EV Trends

4 Key Drivers Spearheading Growth in Self-Driving EVs

It’s no surprise to those familiar with the EV market that self-driving technology has made great strides in recent years. The increased use of Artificial intelligence (AI) and machine learning (ML) means that self-driving vehicles are fast becoming an increasingly attractive option for fleet companies, business operators, and the public sector.

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Self-driving EVs can provide efficiencies and profit opportunities to nearly all business owners when deployed strategically throughout a transportation network — and understanding their key drivers for growth makes it easier to make effective decisions about these deployments. Let’s explore four key drivers spearheading the evolution of self-driving EVs to be on the front foot in an ever-evolving industry.

1. Key Players Prefer Low-Emission EVs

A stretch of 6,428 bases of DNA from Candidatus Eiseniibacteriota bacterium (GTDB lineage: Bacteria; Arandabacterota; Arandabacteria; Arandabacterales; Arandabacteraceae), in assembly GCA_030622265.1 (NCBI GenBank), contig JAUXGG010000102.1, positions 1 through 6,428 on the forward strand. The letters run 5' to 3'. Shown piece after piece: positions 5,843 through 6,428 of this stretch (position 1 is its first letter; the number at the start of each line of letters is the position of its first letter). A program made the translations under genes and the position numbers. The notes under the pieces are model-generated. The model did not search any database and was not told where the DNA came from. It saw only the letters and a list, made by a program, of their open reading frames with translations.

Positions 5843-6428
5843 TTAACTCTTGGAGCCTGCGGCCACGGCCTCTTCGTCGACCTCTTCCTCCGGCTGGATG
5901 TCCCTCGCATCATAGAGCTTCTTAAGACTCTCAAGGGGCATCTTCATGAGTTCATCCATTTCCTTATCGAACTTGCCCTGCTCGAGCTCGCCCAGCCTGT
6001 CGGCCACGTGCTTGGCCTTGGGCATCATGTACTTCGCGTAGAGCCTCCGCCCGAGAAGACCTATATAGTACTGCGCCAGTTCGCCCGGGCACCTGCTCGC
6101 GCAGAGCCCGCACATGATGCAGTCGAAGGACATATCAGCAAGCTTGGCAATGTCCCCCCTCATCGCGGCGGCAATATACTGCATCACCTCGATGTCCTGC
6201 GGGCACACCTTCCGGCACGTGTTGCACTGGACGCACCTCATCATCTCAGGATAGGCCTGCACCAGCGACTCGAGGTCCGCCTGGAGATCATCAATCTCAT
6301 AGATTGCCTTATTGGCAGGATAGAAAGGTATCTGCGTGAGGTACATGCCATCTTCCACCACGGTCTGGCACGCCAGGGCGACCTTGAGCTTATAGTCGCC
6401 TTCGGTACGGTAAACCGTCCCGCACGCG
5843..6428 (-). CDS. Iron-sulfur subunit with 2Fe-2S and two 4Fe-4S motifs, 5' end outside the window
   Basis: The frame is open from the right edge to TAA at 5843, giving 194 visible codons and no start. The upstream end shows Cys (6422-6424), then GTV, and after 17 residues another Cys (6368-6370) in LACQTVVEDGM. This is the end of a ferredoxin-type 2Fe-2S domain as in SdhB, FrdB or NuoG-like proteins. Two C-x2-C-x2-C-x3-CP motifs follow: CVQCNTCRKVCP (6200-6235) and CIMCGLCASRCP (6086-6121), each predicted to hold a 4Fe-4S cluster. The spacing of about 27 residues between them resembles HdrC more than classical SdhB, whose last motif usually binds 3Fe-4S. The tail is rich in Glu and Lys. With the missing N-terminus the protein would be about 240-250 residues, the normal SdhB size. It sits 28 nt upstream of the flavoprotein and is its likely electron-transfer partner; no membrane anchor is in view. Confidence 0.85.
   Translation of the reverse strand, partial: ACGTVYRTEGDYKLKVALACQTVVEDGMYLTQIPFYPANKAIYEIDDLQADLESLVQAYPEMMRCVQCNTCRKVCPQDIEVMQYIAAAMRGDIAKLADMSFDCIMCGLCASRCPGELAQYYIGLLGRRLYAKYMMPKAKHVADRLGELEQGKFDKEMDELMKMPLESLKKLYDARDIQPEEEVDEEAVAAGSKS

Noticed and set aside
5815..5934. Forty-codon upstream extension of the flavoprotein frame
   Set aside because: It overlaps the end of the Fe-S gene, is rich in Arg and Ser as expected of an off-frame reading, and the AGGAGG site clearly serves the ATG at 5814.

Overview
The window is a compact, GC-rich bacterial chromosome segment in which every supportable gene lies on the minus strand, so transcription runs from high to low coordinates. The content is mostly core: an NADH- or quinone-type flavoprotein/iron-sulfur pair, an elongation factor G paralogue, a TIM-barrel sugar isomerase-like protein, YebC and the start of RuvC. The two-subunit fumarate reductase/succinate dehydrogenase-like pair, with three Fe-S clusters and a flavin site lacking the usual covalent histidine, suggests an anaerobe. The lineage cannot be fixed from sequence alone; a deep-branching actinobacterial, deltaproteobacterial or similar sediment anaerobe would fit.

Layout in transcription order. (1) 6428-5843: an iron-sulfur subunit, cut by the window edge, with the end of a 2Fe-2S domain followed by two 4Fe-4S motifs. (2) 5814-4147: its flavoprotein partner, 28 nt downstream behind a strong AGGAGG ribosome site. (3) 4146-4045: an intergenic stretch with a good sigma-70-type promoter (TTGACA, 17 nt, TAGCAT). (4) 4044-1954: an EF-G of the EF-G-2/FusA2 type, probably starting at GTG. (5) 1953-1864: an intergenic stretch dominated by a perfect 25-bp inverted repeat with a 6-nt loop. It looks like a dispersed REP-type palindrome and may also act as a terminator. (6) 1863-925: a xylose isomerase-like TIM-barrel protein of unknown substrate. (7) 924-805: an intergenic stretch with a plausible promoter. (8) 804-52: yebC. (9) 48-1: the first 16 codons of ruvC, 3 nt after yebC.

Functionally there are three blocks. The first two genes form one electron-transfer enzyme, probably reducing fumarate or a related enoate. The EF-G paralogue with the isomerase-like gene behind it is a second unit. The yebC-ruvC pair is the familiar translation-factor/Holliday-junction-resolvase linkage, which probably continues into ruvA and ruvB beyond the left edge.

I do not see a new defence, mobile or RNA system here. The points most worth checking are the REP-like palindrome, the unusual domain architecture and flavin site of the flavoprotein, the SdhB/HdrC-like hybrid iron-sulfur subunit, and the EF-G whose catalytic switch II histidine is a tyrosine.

As nations worldwide become more EV-ready and governments across the globe phase out gasoline-powered vehicles, the demand for low-emission vehicles has steadily increased, with more than 6.5 million sold globally already. And because they are already packed with new technologies, EVs are the preferred car type for the burgeoning self-driving capability.

Advancements in artificial intelligence (AI) and machine learning (ML) have made self-driving vehicles an increasingly attractive option for consumers and business owners alike, and the industry is set to grow to $5 trillion by 2031. Major players in the EV industry, like Tesla, Toyota, Honda, Hyundai, Volkswagen, General Motors, Alphabet Inc, BMW, Volvo, and Ford, are investing heavily in developing new automated EV models to meet the demand and are already making waves in the industry.

2. Demand for Improved Safety While Driving

The National Highway Traffic Safety Administration (NHTSA) finalized a report on traffic crash fatality data and found that a significant number of fatalities resulted from car crashes and that 94% of severe car crash fatalities were due to human error. The NHTSA states that as a result, the public and private sectors are turning their attention to self-driving EVs as a potentially safer transport option.